I don't think his prior lack of focus on workforce technology is unusual. Somehow, other priorities seem to get in the way for many HR professionals. And if IT professionals have trouble keeping up, how can HR? Especially when one of the challenges is that there aren't generally accepted terms and definitions for HRM concepts and metrics; each vendor has its own take on it, making it pretty difficult to understand the broad trends and compare HRM software offerings.
But I also wonder if some are reluctant to investigate technology because of the fear of what they'll find it means to their career.
As Naomi Bloom -- a well-known blogger on HRMS issues -- stressed to the HRPI group, the introduction of more and more enterprise HRM system solutions will fundamentally change the number of HR professionals required in a corporation: There will be fewer.
Some of the trends? More and more companies are moving to Software as a Service, which enables them to rent or subscribe to online software instead of actually purchasing and installing it on their computers. When combined with renting a hardware platform as a service, the companies enter "the Cloud" -- cloud computing.
The result can be significantly reduced expense because there are no upfront costs for purchasing new software packages or doing data conversions for upgrades of the software. Companies subscribe to a service, rather than licensing software.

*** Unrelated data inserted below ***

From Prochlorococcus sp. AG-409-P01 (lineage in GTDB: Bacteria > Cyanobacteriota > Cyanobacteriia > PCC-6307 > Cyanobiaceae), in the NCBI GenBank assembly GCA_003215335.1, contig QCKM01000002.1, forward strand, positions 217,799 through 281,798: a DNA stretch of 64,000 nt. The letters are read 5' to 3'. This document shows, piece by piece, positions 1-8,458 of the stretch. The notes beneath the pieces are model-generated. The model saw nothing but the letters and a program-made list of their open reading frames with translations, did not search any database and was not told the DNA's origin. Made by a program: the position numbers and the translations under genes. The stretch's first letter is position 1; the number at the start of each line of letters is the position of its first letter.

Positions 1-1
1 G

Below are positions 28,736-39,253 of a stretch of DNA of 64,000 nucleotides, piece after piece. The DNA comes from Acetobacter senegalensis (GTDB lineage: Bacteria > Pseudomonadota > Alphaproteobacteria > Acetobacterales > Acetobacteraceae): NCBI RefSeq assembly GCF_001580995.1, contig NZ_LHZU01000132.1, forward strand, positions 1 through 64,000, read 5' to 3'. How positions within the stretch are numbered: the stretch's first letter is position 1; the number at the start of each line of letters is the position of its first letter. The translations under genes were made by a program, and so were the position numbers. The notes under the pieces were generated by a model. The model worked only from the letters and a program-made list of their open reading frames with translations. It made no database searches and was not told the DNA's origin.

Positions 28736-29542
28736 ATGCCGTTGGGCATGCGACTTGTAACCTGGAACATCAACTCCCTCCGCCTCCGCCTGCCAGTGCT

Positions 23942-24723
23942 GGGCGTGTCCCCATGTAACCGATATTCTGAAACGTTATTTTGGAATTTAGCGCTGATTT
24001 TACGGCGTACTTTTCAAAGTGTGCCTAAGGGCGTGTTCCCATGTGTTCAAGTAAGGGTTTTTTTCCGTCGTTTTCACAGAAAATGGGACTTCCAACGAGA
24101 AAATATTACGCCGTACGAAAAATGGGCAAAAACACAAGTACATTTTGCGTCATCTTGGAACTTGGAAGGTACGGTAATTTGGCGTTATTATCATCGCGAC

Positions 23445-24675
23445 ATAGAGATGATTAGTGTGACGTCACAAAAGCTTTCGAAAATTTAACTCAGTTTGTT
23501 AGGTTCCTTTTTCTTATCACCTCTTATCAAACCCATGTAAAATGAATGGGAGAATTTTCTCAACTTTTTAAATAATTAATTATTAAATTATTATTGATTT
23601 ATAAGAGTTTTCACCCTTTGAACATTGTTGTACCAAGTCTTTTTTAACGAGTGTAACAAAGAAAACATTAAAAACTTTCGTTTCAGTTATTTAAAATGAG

This means that the current practice of simply upgrading to the latest version of their HRM software will require a different cost-benefit analysis. If the company is going to incur the costs of conversion anyway, would it make more sense to move to a subscription model and away from licensing?
Social-networking platforms are multiplying. While there may be risks when employees use some of these platforms, they afford real opportunities for workers to connect and collaborate in better ways, as well as help employees develop new knowledge and skills, while enhancing productivity and innovation across an organization.
Finally, mobile communications are advancing so rapidly that it's now possible to weave HRM tools into the cell phones of employees. Employees will not only want, but expect, self-service from their phones, and won't understand why they have to go online or to a company kiosk.
So what should HR executives do when confronted with rapid changes in technology in an environment of limited time and resources? I think the best strategy is to view it as a priority. Recognize that this has become an important competency for HR leaders, and you have to make time to become more informed of what's happening in enterprise and HR technologies.
I think Naomi Bloom's prediction of a smaller number of HR professionals is right. There may be fewer in HR, but there will be new roles for professionals who develop strong HR technology competencies.
These professionals won't be burdened with transactional activities. They'll be able to use technology and the analytics made possible by the technology to become better leaders in their organizations. They will be leaders grounded in the decision science of human resource management, and not the folklore of the profession.
Susan R. Meisinger, former president and CEO of the Society for Human Resource Management, is an author, speaker and consultant on human resource management. She is on the board of directors of the National Academy of Human Resources.